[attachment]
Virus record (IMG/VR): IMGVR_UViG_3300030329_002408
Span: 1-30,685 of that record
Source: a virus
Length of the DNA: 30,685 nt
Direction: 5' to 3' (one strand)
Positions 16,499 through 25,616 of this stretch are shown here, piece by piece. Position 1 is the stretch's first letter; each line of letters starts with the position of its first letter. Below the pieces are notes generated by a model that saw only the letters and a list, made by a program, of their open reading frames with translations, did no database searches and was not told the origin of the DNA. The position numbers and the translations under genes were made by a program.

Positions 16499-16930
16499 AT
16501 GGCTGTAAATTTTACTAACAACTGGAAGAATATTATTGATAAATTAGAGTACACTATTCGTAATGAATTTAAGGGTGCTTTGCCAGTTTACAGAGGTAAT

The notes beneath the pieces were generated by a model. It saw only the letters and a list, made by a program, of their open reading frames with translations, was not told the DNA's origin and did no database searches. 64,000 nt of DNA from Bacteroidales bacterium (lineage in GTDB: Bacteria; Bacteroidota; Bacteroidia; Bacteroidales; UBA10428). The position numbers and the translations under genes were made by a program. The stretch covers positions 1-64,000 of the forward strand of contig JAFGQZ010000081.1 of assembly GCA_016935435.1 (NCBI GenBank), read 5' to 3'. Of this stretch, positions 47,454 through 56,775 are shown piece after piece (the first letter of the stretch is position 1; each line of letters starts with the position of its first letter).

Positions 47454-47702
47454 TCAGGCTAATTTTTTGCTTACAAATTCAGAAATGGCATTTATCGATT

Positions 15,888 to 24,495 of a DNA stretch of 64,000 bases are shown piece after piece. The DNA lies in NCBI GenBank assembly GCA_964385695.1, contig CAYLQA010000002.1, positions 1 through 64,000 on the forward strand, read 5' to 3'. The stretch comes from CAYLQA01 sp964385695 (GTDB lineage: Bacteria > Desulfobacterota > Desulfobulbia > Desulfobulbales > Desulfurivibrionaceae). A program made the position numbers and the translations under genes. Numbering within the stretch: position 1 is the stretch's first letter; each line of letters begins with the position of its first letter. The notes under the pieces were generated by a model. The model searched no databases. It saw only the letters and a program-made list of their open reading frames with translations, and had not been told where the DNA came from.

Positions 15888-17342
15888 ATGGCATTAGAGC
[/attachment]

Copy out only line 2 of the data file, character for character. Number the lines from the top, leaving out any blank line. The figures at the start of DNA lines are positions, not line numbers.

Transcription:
Span: 1-30,685 of that record